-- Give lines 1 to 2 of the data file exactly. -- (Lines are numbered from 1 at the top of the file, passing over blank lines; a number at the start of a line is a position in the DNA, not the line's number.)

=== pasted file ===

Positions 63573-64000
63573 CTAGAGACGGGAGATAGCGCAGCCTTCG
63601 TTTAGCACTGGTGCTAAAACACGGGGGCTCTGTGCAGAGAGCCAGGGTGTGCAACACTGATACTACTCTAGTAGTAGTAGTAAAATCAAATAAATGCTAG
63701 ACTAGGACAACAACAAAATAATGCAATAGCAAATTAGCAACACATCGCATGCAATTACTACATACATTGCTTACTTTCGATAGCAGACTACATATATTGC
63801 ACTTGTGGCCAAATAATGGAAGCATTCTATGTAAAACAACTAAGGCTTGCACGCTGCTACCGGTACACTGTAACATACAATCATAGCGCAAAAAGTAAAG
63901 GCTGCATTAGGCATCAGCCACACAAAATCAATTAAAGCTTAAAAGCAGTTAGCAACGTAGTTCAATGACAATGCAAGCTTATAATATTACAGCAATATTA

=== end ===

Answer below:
Positions 63573-64000
63573 CTAGAGACGGGAGATAGCGCAGCCTTCG